Based on true events The Innocents is set in a wintry Poland of 1945. Mathilde (de Laage), a French Red Cross volunteer, is asked to hurry to the Benedictine convent in the Russian zone. A nun is about to give birth… and she's not the only one: victims of rape at the hands of advancing Russian soldiers, the nuns cling on to their faith and duty to Jesus, some refusing to even acknowledge their condition. Mathilde strikes up a relationship with Maria (Buzek), whose wavering beliefs threaten to undermine the authority of the stern Mother Abbess (Kulesza)…
quot;Faith is twenty-four hours of doubt and one minute of hope." If there’s one line that sums up The Innocents it's this one. Although presented with horror and terror throughout its running time it's the one moment of light that encourages one to persist, to survive, to believe in kindness. There are wider concerns too – like victim shaming, as the nuns are expected to feel disgrace by the abhorrent act that was forced upon them – but Anne Fontaine lets these themes develop and play out without ever overegging it.
With comedies and light dramas on her CV of late (The Girl From Monaco, Adore, Gemma Bovery, Coco Before Chanel), writer-director Fontaine doesn't strike one suited to this dour material. Put those doubts to bed: this is a stirring and engaging drama that deepens as it the story progresses, revealing more and more of the characters and the world they live in. As Mathilde creeps about, smuggling medical supplies and painkillers to the convent, she runs the risk of enraging her own superiors – including lover Samuel (Macainge) – who have a tentative relationship with the surrounding Russians. Meanwhile, doubts arise over the Mother Abbess' claims, who is adamant that the 'scandal' not become public knowledge, that she has found homes for the babies. As Maria and Mathilde grow close, Maria discloses that she had a fiancé before she took her vows and hints that she would welcome a child. Just like it being impossible to guess how far along the nuns are under the thick habit, appearances here can be deceiving.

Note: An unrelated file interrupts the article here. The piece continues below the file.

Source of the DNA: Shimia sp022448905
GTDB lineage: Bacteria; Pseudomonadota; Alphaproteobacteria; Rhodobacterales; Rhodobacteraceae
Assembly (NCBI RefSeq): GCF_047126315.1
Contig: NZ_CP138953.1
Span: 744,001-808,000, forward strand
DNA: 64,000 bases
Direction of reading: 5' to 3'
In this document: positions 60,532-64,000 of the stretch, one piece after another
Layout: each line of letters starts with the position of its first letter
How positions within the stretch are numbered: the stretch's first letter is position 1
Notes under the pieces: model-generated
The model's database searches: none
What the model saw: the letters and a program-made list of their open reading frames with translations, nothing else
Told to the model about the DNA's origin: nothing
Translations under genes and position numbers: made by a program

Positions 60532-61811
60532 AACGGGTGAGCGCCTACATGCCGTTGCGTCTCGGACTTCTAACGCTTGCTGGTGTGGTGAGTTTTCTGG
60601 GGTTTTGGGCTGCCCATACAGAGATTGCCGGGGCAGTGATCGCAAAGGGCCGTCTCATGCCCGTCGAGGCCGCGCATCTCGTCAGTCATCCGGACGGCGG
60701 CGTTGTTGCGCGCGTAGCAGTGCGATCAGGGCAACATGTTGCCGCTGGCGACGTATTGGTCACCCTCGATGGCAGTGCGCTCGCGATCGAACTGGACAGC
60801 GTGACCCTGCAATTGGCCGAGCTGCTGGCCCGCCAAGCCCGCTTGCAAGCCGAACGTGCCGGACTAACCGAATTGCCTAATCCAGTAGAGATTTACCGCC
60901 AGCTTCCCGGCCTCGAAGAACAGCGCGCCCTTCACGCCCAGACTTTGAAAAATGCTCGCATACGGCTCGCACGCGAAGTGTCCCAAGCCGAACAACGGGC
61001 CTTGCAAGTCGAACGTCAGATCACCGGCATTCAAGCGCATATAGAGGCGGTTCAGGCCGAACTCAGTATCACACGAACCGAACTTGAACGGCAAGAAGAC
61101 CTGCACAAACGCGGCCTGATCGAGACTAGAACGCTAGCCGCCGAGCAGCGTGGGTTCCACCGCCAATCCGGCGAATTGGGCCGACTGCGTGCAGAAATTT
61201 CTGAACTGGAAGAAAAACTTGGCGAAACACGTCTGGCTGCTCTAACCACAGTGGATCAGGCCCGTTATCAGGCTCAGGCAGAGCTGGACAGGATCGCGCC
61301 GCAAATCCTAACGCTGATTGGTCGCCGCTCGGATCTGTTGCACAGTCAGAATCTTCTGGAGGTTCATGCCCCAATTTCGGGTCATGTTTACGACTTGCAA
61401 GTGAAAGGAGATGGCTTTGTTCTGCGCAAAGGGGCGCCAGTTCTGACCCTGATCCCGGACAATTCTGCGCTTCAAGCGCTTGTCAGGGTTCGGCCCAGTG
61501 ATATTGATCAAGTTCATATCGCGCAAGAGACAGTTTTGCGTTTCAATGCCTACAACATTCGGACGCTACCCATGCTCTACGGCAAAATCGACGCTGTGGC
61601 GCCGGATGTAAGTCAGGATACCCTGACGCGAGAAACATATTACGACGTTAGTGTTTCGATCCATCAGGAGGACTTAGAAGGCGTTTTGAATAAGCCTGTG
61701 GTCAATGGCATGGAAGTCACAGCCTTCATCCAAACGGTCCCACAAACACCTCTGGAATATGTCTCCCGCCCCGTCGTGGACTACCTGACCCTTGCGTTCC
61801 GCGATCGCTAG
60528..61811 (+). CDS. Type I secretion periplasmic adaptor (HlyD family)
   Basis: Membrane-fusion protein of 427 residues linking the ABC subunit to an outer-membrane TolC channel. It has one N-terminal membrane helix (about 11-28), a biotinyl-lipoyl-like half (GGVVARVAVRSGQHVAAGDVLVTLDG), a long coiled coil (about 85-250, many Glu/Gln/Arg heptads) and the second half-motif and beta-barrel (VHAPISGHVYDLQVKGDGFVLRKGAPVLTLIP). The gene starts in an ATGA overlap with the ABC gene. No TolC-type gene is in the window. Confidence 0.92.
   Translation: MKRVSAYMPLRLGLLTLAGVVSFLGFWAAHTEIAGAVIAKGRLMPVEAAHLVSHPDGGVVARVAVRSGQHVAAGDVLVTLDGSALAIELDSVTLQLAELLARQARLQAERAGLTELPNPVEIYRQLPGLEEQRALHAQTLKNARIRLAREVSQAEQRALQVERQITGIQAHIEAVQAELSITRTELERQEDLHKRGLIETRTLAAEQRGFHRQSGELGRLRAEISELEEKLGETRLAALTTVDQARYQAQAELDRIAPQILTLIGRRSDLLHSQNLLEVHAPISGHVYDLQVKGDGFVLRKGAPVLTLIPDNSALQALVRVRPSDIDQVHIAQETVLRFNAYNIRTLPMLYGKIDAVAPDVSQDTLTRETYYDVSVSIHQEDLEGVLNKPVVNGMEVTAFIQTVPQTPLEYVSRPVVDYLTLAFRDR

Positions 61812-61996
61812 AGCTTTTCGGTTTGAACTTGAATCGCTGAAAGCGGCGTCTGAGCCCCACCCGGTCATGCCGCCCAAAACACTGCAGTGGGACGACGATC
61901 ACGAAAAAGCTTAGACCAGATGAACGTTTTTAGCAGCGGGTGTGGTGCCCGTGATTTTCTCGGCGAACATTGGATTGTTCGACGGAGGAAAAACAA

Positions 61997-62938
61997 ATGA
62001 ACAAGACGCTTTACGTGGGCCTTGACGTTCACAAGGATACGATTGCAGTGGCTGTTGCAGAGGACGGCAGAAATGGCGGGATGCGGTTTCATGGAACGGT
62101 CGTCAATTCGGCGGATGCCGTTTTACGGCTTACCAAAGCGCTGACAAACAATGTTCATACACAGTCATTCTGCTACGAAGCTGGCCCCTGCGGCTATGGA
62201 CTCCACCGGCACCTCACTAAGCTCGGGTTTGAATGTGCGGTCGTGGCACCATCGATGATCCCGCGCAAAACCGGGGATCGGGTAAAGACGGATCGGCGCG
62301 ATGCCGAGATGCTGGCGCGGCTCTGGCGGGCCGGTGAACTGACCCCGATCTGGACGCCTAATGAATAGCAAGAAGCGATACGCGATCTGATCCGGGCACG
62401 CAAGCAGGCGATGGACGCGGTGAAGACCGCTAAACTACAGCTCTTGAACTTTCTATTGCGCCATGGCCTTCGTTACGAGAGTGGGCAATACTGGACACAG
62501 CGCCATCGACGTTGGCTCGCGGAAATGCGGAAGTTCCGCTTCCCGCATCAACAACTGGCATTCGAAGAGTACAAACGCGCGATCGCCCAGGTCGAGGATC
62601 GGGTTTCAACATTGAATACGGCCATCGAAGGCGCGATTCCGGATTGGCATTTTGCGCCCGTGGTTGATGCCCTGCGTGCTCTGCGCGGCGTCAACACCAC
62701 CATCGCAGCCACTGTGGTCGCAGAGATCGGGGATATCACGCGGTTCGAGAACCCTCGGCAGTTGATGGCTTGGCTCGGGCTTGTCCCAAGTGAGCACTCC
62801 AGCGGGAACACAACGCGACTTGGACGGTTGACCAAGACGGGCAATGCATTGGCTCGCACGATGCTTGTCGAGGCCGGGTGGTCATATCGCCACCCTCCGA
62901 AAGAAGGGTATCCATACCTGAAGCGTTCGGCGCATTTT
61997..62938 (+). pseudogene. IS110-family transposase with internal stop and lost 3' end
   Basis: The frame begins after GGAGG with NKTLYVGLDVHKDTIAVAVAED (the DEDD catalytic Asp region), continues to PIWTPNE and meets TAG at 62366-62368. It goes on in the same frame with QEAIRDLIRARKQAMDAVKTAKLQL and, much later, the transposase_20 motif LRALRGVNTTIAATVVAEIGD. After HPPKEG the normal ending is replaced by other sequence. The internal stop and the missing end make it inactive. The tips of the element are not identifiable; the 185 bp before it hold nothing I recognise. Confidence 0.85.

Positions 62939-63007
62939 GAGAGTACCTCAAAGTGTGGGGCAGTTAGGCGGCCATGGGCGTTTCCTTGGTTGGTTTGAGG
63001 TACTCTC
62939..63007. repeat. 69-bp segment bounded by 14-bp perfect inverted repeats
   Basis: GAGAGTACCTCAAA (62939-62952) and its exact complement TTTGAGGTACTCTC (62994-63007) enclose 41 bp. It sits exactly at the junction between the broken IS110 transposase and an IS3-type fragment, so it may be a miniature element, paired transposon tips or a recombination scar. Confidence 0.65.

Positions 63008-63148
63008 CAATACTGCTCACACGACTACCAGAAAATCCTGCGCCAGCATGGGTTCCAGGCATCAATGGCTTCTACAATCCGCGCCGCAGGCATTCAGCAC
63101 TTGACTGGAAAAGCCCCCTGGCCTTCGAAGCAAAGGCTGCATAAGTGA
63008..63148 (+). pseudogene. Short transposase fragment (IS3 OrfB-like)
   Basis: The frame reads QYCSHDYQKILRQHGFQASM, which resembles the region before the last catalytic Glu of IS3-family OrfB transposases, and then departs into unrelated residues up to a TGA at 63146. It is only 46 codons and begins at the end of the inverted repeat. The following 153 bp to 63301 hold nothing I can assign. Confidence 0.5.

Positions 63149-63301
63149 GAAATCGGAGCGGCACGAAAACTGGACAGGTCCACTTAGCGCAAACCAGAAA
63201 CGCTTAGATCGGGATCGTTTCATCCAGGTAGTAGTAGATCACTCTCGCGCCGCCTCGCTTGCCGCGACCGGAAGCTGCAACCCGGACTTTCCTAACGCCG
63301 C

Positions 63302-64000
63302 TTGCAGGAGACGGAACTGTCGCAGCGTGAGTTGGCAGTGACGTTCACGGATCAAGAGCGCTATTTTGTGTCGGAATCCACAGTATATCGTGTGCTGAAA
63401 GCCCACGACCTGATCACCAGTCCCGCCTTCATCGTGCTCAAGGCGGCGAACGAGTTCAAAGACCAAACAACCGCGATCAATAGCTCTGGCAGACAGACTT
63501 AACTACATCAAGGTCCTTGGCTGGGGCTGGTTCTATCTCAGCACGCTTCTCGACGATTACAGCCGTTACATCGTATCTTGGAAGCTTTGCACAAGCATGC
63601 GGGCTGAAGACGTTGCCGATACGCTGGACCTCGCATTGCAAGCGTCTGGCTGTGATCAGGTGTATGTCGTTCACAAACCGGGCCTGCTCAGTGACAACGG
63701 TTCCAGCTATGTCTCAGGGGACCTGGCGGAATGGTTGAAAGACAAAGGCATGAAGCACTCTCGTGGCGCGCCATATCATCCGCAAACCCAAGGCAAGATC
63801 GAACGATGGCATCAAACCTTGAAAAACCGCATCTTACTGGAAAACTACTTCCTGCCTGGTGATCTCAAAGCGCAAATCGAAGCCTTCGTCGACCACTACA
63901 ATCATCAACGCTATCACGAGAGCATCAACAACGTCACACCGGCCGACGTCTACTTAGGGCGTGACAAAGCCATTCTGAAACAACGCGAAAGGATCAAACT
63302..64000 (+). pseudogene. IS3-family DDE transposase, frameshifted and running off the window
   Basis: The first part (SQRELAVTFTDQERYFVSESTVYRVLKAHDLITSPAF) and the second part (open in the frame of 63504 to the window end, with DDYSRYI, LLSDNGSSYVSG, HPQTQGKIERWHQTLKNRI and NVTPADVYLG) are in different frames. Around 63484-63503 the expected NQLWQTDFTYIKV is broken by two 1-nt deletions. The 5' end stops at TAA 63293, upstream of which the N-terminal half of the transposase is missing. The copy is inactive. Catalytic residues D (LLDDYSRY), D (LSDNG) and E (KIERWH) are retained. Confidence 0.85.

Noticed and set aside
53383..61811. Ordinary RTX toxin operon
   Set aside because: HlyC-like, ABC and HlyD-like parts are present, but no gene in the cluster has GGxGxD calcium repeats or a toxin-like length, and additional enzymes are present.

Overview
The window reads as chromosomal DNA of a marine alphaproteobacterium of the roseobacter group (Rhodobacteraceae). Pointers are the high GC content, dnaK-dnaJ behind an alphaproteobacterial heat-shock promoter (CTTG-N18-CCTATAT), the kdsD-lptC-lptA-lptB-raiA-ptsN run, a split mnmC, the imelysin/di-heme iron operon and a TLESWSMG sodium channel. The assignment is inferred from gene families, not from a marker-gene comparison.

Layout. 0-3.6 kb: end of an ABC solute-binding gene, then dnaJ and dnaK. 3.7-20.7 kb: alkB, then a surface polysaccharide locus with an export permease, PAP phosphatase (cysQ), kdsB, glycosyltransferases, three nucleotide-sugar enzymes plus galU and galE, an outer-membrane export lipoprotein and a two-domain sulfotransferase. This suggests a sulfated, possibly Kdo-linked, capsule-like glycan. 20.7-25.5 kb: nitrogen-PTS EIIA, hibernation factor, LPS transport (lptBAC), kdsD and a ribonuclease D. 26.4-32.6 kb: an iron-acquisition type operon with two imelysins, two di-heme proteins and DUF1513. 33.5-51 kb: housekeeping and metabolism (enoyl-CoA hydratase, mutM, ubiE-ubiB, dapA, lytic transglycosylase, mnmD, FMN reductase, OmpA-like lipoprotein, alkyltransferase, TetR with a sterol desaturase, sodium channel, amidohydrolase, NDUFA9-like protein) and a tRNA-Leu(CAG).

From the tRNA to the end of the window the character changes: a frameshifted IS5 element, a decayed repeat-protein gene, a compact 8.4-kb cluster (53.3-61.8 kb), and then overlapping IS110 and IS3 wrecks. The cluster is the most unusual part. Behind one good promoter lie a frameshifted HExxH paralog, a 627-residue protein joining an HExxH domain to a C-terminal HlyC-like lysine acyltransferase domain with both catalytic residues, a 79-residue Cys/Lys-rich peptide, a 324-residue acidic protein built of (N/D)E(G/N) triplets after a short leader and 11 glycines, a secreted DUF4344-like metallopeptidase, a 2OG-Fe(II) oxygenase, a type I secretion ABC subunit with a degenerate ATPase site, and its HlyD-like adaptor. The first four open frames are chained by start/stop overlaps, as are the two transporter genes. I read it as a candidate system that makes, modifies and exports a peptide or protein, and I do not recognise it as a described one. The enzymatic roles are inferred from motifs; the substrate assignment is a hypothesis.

he climax might be too buoyant for its own good but, going back to the quoted line above, it’s in keeping with its theme and earns its moment of hope after the despair that has gone before.